The average credit card debt in Ireland stands at €1,330, down only marginally from 2008 when credit card debt peaked, according to figures supplied to an Oireachtas Committee.
Giving evidence to the Joint Committee on Finance, Public Expenditure and Reform, the Head of Statistics at the Central Bank, Joe McNeill, said that although overall indebtedness is falling, there is a core of historic debt that is not being repaid.
Mr McNeill said that overall households are spending less than they are earning, but that the money is going toward repaying debts rather than spending. He said this has negative implications for consumption.
Mr McNeill said the total level of credit card debt had fallen from just under €3 billion at the end of 2008 to €2.6 billion by the end of last year. Part of the fall was due to some credit card companies leaving the Irish market.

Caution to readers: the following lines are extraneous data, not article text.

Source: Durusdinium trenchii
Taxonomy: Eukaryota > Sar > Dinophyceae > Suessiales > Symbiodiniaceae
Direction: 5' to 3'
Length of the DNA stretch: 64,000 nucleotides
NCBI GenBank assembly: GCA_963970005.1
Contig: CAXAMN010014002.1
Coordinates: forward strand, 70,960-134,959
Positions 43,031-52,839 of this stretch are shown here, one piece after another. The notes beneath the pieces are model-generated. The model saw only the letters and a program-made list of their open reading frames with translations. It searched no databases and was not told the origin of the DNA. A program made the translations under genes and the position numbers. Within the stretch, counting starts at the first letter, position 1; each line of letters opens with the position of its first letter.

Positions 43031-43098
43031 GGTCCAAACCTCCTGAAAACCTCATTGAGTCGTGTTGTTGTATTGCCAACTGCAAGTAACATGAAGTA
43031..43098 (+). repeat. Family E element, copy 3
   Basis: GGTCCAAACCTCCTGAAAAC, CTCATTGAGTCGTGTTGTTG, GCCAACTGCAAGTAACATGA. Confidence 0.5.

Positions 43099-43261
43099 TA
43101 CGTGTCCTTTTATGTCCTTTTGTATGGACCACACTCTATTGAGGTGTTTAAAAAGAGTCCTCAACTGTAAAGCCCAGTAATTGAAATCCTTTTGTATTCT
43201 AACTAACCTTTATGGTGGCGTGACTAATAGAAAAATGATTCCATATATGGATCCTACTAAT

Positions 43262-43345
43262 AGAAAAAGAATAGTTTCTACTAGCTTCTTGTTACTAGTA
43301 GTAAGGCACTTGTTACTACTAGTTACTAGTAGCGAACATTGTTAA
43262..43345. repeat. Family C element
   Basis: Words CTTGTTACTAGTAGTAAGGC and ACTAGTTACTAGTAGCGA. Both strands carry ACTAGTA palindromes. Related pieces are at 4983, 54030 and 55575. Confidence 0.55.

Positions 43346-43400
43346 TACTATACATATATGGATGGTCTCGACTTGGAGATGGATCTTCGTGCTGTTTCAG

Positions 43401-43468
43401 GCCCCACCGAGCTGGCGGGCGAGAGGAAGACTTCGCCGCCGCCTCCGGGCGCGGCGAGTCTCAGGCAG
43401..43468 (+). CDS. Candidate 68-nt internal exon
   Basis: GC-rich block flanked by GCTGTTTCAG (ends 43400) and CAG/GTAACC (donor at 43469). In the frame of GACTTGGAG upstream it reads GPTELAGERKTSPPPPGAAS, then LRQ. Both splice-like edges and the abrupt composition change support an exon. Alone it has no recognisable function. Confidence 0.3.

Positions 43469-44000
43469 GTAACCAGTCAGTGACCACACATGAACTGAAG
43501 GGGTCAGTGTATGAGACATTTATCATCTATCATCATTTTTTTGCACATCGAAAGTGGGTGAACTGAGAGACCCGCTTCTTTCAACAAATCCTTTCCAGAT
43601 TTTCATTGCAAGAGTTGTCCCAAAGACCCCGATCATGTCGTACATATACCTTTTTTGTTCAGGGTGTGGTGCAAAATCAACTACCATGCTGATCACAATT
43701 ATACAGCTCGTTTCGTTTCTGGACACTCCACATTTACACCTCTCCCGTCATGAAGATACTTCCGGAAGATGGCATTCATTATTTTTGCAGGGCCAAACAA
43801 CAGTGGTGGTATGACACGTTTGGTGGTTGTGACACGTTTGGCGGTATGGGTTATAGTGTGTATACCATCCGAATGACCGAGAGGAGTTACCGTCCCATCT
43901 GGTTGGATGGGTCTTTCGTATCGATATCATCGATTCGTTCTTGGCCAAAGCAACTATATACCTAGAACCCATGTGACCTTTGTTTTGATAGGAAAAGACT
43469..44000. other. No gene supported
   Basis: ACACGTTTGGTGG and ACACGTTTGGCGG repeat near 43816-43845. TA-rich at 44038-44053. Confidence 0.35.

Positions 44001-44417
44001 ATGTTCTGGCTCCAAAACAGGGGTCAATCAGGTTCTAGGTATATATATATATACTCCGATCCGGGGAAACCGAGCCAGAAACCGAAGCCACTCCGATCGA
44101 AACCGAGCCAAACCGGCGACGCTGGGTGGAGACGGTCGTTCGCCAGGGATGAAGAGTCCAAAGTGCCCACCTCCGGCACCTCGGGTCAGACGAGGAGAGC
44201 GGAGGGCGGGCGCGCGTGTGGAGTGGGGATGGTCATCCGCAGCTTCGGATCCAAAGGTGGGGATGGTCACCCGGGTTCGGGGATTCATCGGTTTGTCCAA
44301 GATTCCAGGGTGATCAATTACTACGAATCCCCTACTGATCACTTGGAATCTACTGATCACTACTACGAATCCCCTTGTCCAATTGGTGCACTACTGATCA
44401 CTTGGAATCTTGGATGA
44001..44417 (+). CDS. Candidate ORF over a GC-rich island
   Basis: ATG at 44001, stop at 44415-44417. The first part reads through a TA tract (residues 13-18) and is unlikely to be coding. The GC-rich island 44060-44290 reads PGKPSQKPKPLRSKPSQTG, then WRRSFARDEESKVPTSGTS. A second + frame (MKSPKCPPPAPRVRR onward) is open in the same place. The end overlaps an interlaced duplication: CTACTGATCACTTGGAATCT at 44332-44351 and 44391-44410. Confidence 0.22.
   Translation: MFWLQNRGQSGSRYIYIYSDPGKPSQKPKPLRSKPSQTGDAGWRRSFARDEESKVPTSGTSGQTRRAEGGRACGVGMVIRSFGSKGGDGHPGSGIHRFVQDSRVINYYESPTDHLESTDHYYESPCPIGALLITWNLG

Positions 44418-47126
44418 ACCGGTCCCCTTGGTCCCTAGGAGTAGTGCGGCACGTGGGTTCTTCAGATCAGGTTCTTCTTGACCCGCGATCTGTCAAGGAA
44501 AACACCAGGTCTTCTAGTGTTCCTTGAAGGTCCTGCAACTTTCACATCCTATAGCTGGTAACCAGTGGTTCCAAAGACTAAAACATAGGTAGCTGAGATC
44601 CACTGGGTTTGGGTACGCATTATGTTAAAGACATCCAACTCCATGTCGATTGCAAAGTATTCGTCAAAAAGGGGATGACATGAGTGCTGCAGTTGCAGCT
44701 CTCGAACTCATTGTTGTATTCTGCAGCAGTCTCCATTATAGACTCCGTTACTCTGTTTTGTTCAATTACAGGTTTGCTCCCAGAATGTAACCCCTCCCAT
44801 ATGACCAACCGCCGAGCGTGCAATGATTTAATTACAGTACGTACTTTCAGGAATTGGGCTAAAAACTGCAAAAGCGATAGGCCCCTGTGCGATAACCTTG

But he added that average debt per card had not fallen significantly, with a decrease from €1,350 at the end of 2008 to €1,330.
Mr McNeill said the Central Bank not have a breakdown of where the debt lay, but would be conducting a household income survey over the coming months to get more accurate detail on the financial position of a sample of households.
The Committee heard that overall personal debt, including mortgages, amounts to €190 billion. This compared to overall assets of €600 billion. But again Mr McNeill said there was no breakdown of how the assets were dispersed among the population.